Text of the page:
The Erie Canal was officially opened on October 25, 1825. It linked Lake Erie and all the Great Lakes to the Hudson River and New York. Construction on the canal began in 1816. The canal spanned 363 miles, and its completion helped to speed up the development of the West.
Planning the Canal
The Building of the Erie Canal was, by far, the largest construction project ever attempted in the United States. Its first proponent was Jesse Hawley, a failed shipping entrepreneur. Hawley managed to convince Dewitt Clinton, the governor of New York, to became the Canal's biggest booster. Initially, Hawley and Clinton hoped the federal government would finance the building of the canal. That hope died when President Monroe vetoed the Bonus Act, an act that would have funded various infrastructure projects. This setback did not deter Governor Clinton. Clinton was committed to the dream of building a canal that would connect the Hudson River and the Great Lakes. The completion of the Erie canal would open the west for settlement and secure New York as the preeminent port in the United States, (since with the opening of the canal New York would be become the ultimate destination of the canal.) In 1817, Clinton convinced the New York State Legislature to appropriate $17 million to build the Erie Canal.
The Erie Canal was planned to be 363 Miles (580km) long. It would need to rise 600 feet from the Hudson River to Lake Erie. It was to be 40 feet wide and 4 feet deep, with a towpath built along the side. The longest canal in the United States at this time was 26 miles long. Construction on the canal began, symbolically, on July 4th 1817. The first part of the Erie Canal to be built was the flat part stretching from Rome, NY to Utica, NY. This section of the canal did not require any locks. The first stage of the canal was an instant success. Income from the traffic immediately covered the carrying cost of the canal. Building on the canal's fast success, it was then time to tackle the difficult part, the building of 50 locks. No one building the canal had any previous experience constructing locks. The US did not have any Engineering schools at that time. The builders needed to learn as they worked.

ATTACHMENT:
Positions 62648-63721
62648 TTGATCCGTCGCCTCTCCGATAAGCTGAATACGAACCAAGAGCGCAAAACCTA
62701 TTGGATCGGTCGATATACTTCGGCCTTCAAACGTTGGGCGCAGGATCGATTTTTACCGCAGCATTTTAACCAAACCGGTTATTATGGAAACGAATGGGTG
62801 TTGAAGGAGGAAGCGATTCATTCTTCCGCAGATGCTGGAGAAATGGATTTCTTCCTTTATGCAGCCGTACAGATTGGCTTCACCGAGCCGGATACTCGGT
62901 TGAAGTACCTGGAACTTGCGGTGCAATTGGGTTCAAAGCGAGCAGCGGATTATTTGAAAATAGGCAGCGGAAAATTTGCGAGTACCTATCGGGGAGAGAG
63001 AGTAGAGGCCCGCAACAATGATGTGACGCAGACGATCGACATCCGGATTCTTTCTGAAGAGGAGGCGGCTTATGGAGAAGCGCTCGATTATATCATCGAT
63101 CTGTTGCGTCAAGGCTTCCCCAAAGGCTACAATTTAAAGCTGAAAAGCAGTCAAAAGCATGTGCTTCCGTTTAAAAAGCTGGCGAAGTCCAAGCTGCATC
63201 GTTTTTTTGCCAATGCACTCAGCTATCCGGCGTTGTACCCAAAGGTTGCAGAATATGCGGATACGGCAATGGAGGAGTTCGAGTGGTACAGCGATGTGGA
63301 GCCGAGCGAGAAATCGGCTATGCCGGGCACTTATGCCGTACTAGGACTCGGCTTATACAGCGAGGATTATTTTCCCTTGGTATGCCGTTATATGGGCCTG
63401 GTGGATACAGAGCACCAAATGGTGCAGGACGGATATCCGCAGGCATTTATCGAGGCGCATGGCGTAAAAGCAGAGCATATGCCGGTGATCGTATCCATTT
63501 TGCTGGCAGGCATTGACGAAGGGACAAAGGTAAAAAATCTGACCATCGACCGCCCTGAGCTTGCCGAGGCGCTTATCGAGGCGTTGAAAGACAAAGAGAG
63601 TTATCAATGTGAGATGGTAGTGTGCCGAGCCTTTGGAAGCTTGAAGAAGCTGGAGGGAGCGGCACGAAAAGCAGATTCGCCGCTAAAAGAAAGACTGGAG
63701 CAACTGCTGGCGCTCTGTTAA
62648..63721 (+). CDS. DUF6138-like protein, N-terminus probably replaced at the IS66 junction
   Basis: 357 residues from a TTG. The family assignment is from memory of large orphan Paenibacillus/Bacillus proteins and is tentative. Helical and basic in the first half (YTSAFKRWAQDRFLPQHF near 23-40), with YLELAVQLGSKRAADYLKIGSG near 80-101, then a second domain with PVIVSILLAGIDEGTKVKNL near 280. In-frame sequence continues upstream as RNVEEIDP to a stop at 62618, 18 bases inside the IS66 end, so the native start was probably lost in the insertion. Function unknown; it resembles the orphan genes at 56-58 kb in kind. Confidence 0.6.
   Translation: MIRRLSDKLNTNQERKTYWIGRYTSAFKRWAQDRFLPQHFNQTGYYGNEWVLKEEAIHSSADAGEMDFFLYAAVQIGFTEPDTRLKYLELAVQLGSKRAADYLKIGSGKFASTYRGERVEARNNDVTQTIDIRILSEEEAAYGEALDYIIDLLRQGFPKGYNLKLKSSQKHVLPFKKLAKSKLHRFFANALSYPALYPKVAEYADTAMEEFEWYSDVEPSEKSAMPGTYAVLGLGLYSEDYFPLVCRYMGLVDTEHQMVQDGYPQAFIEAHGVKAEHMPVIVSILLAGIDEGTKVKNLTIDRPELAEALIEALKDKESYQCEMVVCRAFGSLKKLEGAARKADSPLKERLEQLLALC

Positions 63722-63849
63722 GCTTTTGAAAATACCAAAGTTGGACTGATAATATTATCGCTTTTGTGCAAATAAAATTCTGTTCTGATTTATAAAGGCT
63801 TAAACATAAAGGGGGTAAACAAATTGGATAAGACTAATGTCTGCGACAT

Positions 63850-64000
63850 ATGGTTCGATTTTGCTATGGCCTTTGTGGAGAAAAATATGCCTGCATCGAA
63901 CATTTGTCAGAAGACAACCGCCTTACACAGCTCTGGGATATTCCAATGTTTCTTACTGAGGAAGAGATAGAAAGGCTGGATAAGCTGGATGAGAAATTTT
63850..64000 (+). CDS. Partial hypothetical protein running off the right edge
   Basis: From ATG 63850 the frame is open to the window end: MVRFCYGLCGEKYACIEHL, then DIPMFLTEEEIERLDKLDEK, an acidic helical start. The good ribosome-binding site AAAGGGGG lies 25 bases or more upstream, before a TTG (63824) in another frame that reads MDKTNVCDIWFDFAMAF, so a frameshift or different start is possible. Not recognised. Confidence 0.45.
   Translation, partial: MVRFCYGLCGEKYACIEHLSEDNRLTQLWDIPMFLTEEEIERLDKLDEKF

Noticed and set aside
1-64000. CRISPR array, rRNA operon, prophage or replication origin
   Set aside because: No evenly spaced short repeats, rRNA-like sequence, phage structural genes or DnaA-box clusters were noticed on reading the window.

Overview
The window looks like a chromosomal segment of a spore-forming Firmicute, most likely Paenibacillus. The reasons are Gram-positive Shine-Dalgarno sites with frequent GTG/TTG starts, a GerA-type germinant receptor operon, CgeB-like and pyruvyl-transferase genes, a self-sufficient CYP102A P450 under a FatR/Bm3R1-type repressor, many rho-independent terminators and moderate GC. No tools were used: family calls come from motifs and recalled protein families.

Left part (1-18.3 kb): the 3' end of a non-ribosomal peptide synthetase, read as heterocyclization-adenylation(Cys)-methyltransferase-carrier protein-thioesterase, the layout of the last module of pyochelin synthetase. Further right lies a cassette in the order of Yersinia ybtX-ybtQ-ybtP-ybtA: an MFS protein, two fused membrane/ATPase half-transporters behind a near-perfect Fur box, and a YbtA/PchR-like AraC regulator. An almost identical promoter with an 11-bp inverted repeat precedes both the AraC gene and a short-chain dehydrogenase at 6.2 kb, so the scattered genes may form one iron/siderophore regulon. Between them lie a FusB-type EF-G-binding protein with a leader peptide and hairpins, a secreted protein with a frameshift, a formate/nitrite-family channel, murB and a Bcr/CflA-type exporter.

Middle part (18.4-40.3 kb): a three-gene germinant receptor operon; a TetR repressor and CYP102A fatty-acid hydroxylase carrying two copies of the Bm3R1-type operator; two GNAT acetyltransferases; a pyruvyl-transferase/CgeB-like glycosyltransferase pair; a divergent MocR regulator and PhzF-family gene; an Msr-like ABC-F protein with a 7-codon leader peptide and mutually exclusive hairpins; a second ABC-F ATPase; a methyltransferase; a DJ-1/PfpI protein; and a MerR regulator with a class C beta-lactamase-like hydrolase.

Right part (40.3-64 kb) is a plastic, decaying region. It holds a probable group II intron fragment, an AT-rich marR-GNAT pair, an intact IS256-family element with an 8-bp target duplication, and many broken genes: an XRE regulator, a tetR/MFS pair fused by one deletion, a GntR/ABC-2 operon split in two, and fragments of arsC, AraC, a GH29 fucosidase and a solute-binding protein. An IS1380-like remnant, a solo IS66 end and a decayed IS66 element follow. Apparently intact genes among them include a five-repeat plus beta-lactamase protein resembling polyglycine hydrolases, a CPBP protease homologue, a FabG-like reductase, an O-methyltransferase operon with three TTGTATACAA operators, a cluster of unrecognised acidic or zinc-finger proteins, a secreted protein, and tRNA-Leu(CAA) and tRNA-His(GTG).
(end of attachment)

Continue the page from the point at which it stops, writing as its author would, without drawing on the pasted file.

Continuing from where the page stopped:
9,000 workers were engaged in the building of the Erie Canal. Many of the laborers were Native Americans. However, a large number of the remaining workers were new Irish immigrants. Many workers died as the canal was being built. Many small companies were contracted to build the canal, in order to spread around the work and support to as many small companies as possible. The Eastern section of the canal from Brockport to Albany was opened on September 10, 1823.
The Canal in Operation
The Erie canal was completed on October 26, 1825. Its completion was toasted as the “Great Celebration”. Governor Clinton began his trip down the canal, with a cannon salute. As part of the celebration, cannons were placed along the length of the canal within earshot of each other. Cannons went off over the entire along the length of the canal, down the Hudson River. The cannon fire returned to Buffalo, three hours later, as one cannon after another went off in both directions.
The Erie Canal lived up to the dreams of its promoters. It opened the west for settlement and commerce. Within a few years it had carried $15 million of commerce. This dollar value represented twice the amount of commerce that had gone down the Mississippi River. Suddenly, it was possible to buy wheat in the Midwest and ship it to New York, where it could be sold to Europe. In 1850, the Erie Railroad was completed. The Erie Railroad become the first railroad to connect the East Coast with the Great Lakes. Until then the Erie Canal was the only way to move goods between the East Coast the Great Lakes and beyond. Even after the Erie railroad was completed the canal remained the least expensive way to move freight. The Erie Canal quickly exceeded its planned capacity, and was enlarged. The enlargement of the Erie Canal was completed in 1862. In 1918, the New York State Barge Canal replaced the Erie Canal. The canal's traffic continued to grow until the early 1950’s, when the air and truck traffic began to seriously impact the traffic on the canal. Today, the Erie canal is used mainly for recreational boaters.